This story appears in the November/December 2017 issue of Playboy. Subscribe

There have been a few moments over the years when playboy has encouraged discussion around conservationist principles, but for the most part this has not been an issue upon which the Rabbit has taken a strong or permanent position. Delving into the archive to explore our history on the subject, I recently came across a 1983 Playboy Interview with famed American photographer and environmentalist Ansel Adams—one of the last interviews he participated in before he passed away. In this particular piece, Adams was asked a question about his environmental priorities. His point of view on what concerned him most at that moment was crystal clear.

PLAYBOY: What is the most critical fight now?

ADAMS: To save the entire environment: wilderness protection, proper use of parks, breakdown of federal operation of the parks in favor of private interests, acquiring new park and wilderness land, unrestrained oil drilling and mining on land and off shore, etc.… Only 2.5 percent of the land in this country is protected. Not only are we being fought in trying to extend that 2.5 percent to include other important and fragile areas, but we are having to fight to protect that small 2.5 percent. It is horrifying that we have to fight our own government to save our environment.

More than 30 years later progress has been made, and Adams would be pleased with it, I’m sure. For one, roughly 20 percent of American land is now protected by the federal government. But other concerns Adams and his fellow activists raised in the 1980s suggest a state of the union that’s eerily similar to the Trump administration’s stance on green policy today.

Global news was made when President Trump announced that the United States would be departing the Paris Agreement, one of the most profound international pacts constructed to regulate and combat greenhouse gas emissions. A number of other situations that have found their way into the news cycle—like a federal court ordering Trump’s Environmental Protection Agency to enforce Obama-era pollution limits for the oil and gas industry—have shown how the executive branch and other elected officials plan to manage their relationship with climate policy in Washington. Republican legislators seem comfortable remaining quiet during a time when leadership is desperately needed. And while some government agencies share valuable research and insight, climate deniers leading all the way to the Oval Office prefer to politicize the environment.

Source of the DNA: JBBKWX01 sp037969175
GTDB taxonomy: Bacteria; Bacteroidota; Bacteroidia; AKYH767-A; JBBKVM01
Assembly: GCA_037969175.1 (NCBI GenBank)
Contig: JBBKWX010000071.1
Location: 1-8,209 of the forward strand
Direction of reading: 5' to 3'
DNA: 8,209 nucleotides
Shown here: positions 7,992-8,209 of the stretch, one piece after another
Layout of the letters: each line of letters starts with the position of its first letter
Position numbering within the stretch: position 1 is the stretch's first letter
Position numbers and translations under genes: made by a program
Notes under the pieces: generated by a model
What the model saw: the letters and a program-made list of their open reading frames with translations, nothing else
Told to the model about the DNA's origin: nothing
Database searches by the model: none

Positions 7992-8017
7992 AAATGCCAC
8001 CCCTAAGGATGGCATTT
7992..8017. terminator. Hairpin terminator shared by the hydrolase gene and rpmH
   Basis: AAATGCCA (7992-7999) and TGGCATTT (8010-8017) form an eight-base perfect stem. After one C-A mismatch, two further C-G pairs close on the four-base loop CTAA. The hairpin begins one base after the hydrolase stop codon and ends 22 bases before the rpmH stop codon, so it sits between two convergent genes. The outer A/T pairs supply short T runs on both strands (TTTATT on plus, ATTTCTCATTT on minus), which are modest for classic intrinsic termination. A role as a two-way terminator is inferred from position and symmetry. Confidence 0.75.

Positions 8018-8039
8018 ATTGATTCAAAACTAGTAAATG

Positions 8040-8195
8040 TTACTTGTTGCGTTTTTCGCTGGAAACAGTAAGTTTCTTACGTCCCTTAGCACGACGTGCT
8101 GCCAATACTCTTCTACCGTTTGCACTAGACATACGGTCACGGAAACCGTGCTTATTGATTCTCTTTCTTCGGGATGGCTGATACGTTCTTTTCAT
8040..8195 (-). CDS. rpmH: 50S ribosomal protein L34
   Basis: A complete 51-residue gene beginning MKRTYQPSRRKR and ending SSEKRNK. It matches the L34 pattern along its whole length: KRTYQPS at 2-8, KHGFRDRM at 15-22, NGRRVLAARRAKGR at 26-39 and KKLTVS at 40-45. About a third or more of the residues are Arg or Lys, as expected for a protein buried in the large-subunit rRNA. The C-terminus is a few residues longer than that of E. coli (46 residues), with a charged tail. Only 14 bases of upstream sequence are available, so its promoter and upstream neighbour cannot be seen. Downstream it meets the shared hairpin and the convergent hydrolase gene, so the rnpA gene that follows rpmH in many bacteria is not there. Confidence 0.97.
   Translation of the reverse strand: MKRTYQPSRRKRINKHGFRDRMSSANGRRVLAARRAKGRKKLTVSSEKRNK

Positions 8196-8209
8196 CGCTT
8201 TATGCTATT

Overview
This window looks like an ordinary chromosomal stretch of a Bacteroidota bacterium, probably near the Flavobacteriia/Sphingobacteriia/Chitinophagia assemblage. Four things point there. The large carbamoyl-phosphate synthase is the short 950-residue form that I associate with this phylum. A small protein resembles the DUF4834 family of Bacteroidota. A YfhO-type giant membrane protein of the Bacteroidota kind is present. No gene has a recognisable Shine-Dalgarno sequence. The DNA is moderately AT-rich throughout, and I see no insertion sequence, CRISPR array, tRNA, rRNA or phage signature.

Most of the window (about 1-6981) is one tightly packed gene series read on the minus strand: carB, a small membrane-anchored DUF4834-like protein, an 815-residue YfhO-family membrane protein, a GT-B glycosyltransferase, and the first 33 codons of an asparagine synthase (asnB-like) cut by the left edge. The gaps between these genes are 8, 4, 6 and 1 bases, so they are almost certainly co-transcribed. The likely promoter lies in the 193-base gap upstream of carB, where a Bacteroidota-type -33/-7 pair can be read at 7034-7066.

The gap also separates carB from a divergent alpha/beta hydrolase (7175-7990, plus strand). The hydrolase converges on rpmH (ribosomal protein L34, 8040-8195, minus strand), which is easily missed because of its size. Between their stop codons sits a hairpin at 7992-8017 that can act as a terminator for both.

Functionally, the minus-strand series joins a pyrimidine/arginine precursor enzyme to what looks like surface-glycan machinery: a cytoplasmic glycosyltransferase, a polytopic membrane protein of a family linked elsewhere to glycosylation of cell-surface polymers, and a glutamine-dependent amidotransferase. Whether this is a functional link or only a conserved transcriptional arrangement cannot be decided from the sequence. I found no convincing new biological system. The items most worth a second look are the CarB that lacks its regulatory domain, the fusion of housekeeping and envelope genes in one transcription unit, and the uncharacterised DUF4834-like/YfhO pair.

NASA and the EPA, among many other credible domestic and global scientific agencies, have confidently outlined the negative impact specific industries are having on planet Earth. NASA, paraphrasing the Intergovernmental Panel on Climate Change, says: “Scientific evidence for warming of the climate system is unequivocal.” Still, the agency publicizes its research while remaining nonpartisan—and nonpartisan seems to be the position millions of individuals have taken when considering how climate change will impact the planet. Actually, “complacent” may be a more appropriate description. Many of us have a clear point of view on the subject, but research shows that very few of us do much about it. One way or another, the tragic truth surrounding climate change must wash in to awaken all of us who are privileged with first-world comforts.

The current fetishism of climate denial by the U.S. executive and legislative branches will impact our lives, but you and I won’t be the only ones; it will make its mark on our children as well as generations following. Individuals who are not protected by first-world infrastructures and small countries continuing to develop stronger domestic economies will encounter most of the chaos. We know this because it is already happening.

Regions of South Asia are seeing extreme flooding, impacting the lives of millions. The World Bank reported in 2015 that, by 2030, the effect of climate change on agriculture may drive tens of millions into poverty. Many of these people will be from countries that don’t have the financial means to combat this issue and protect their citizens. And even as we grasp that these changes won’t hit home in the same way, we’re seeing arguably intensified weather events like Harvey and Irma destroy lives in the United States as well.

As scientists gather new data and continue researching the impacts of our carbon footprint, we must personally accept the responsibilities of sacrifice while demanding legislation that protects not only us but our neighbors outside the United States as well. Doing all this successfully begins with a comprehensive shift in mind-set—an acknowledgement that we are willing to live substantially different lives than the ones we live today. For us, that starts with open debate, one that we will very much begin promoting in the pages of our magazine.

This debate is a delicate and complicated one, as much of our country’s workforce and economy depend on oil and other carbon-rich industries, but radical change will never be seen if we do not encourage communication and, more important, objective science over toxic political gain. This is now playboy’s fight as well.

It’s time we let go of some of the comforts that we are accustomed to today in order to build a better tomorrow. As Adams stated, “It is horrifying that we have to fight our own government to save our environment.” True, but one of the magnificent qualities of living in the United States is that the voice of the many matters as much as those of the officials we elect. Let us confidently state that we are all environmentalists and work together to advance this cause—whether or not the government is on our side.

Dániel Taylor


To view the full magazine, purchase the digital November/December 2017 issue here.